This is a special salami I developed to celebrate a set of ingredients that all came from within 50 miles of each other: A wild boar I shot at the Native Hunt ranch in Monterey County, some California white sage I found there, and some California bay laurel my neighbor brought me from Santa Cruz. And I also use wild fennel pollen from a company that harvests it along the Coastal Range.
If you can’t find these ingredients (likely, in the case of the white sage), use traditional sage and bay leaves. You can of course do this with domestic pork, too.
I also use a hard-to-find sweet wine called Angelica in this recipe; it is the original wine the Spanish friars made when they settled in California, and records show it was made as early as the late 1700s here. The Angelica I used is a Heitz Cellars 1974: Pretty heady stuff, but you only need a 1/4 cup. If you cannot find Angelica, use a white Port.
Other than the ingredients, the other different thing I am doing here is hand-cutting all the fat into dice 1/4 inch or smaller. I like the look of hand-cut fat, even though it is a pain in the ass to cut. Cutting frozen fat is a bit easier, FYI.
You need a meat grinder and a stand mixer to do this. I use a Kitchenaid. You also need a sausage stuffer; get one that can handle 5 pounds at a time; I bought mine through a local restaurant supply store.
wild boar salami
You will notice a lot of odd ingredients in the list, like “starter culture.” If you are not familiar with making dry-cured salumi, buy a book like Marianski’s The Art of Making Fermented Sausages, Ruhlman and Polcyn’s Charcuterie or Paul Bertolli’s Cooking by Handand read up first. All these special ingredients (culture, dextrose, Instacure, casings) can be bought online at Butcher & Packer.
Makes 5 pounds of salami.
Prep Time: 45 days
- 4 pounds wild boar or pork, cut into 1-inch chunks
- 1 pound pork back fat
- 40 grams Kosher salt
- 6 grams Instacure No. 2
- 2 teaspoons Bactoferm T-SPX starter culture
- 1/4 cup distilled water
- 25 grams dextrose or sugar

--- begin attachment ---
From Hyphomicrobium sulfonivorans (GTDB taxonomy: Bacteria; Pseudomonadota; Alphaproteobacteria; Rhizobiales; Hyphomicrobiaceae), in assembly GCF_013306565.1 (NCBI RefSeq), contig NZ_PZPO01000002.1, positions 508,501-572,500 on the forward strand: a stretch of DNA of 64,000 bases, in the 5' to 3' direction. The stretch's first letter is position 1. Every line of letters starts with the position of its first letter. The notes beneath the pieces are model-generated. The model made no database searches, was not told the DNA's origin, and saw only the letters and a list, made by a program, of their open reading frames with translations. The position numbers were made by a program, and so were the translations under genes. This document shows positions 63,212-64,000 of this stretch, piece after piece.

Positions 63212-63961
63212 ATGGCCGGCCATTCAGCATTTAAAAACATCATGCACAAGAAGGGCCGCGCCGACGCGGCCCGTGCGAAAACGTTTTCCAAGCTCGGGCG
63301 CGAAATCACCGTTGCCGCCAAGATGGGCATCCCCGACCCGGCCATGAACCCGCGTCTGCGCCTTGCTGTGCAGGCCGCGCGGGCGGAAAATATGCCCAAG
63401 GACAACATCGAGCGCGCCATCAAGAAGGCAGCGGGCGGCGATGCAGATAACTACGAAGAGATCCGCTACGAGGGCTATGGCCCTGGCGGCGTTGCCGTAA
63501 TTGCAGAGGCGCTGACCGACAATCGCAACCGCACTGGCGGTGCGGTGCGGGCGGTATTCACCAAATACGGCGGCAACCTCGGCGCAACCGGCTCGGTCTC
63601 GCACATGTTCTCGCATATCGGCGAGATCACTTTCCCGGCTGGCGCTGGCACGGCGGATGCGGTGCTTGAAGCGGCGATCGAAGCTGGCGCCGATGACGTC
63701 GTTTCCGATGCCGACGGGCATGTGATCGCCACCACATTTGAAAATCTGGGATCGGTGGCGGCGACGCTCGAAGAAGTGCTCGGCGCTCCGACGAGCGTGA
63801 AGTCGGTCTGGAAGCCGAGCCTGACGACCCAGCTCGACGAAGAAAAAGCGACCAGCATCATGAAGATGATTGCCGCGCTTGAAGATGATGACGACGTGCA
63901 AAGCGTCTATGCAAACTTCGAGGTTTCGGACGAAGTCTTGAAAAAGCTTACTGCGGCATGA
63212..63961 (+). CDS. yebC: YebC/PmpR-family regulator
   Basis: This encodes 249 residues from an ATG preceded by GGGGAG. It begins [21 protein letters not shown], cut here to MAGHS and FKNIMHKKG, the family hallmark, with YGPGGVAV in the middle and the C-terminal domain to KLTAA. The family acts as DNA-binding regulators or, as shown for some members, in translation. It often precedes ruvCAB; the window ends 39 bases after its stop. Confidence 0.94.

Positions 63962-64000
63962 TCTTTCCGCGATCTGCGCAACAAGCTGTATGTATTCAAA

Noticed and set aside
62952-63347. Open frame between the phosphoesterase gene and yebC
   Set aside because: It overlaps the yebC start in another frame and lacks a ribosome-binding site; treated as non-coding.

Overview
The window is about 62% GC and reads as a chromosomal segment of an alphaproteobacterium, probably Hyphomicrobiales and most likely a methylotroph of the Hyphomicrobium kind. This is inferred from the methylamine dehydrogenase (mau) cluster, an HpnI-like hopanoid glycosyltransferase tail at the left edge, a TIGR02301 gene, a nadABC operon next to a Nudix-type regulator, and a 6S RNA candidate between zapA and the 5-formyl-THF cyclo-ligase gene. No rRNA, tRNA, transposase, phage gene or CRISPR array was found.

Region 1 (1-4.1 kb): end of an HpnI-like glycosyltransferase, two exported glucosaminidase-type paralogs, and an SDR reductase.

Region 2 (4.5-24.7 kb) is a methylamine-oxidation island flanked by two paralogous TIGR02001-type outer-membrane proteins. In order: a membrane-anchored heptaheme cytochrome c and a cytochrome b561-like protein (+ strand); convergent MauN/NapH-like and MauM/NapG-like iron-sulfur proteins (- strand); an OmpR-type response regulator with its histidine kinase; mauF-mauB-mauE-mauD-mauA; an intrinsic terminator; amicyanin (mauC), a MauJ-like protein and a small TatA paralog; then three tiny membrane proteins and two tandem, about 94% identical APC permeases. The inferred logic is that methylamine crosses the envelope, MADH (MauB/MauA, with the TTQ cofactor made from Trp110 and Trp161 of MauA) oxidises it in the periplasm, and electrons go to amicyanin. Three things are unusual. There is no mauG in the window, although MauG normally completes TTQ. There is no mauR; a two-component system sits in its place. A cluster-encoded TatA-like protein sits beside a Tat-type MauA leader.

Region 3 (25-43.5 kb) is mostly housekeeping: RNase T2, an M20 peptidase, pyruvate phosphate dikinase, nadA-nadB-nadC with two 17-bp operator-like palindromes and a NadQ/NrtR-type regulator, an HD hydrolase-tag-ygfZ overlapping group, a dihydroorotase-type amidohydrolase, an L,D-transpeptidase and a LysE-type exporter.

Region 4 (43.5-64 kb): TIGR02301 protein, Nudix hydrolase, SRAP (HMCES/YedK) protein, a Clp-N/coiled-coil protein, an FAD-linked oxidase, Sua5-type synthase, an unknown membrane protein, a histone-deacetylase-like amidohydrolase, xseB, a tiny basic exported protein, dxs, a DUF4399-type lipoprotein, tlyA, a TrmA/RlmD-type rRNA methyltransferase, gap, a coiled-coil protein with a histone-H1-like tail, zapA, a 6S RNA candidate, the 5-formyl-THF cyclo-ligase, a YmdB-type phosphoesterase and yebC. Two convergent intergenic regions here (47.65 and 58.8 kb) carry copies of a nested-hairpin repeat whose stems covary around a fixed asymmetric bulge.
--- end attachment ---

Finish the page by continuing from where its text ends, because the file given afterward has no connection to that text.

- 45 grams dry milk powder (helps salami retain moisture)
- 1/4 cup Angelica or white Port
- 10 grams cracked black pepper
- 2 grams fennel seeds
- 5 crushed, dried California bay laurel leaves
- 2 grams crushed, dried California white sage leaves
- 15 grams fresh minced garlic
- 3 grams wild fennel pollen(optional)
- Beef casings, about 6 feet worth
- Cut the pork fat into small dice, no larger than 1/4 inch. Set in the freezer to rest.
- Soak the casings, which will be salted, in tepid water with a splash of vinegar thrown in.
- Refrigerate the Angelica. Mix the the dry milk, Instacure, dextrose and regular salt together well.
- Mix 1/2 the black pepper, then the sage, bay leaves, fennel pollen and garlic together.
- In a large bowl, mix the salt mixture in with the meat well. The do the same with the herbs. Set in the freezer to rest — but for no more than an hour.
- Gently stir the Bactoferm T-SPX into the distilled water. Let this set at room temperature. Let this sit at least 10 minutes, preferably longer.
- Make sure your meat grinder, bowls and mixing paddle for your stand mixer are ice cold.
- When you are ready, grind the meat through the coarse die into a cold bowl. Add the fennel seeds, the rest of the black pepper, the chilled Angelica and the starter culture.
- Add 1/4 of the diced fat.
- Mix the sausage on the Kitchenaid’s lowest level for one minute, then begin adding the diced fat quickly. You want the fat to be well mixed in, the whole mixture to mix for 3-4 minutes — but at very cold temperatures, so the fat does not heat up and smear. This can make your salami look ugly and can cripple the fermentation.
- Rinse your casings out and thread them on the stuffer. Pack the sausage mixture into the stuffer and stuff your casings. You will find that beef casings are too wide for a normal stuffing tube, so regulate it with your hand, letting out more casing only when the section being filled is full.
- Make your salami between 8-18 inches long. The longer they are the harder it is to tie them without commercial sausage netting (also available through Butcher & Packer), but don’t make them less than 8 inches. Leave at least 2 inches of casing on either side as a “tail.” Clean up everything.
- Get some clean kitchen string and tie off your casings. I use a butterfly knot, which entails cutting your casing vertically, then making a series of knots both around the casing itself and then the strips you’ve just cut. Bertolli has the best description of it in Cooking by Hand.
- I also use commercial salami netting, which helps with compression and pushes air bubbles to the surface. Slip it on in stages, with a jerking motion. Do this a little at a time, so you do not damage the salami.
- Once they are netted and tied, hang in a warm, humid spot for 24-28 hours. When I mean warm and humid, I mean 70-85 degrees and as close to 90 percent humidity as you can get. I hang my salami on a clothes-drying rack and then tent it over with heavy plastic sheeting. I stick a humidifier underneath — and then I still mist the salami with water twice a day.
- After the salami have cured, move them to a cooler place to age. My curing box is an old fridge with a regulator set at 55 degrees. I have a desktop humidifier in there that keeps the air at about 70-75 percent humidity.
- Hang the salami a month to 6 weeks before slicing to check. They can hang for a long time in that environment, so better to err on the longer side. To store, vacuum seal and freeze, or just leave in the curing box.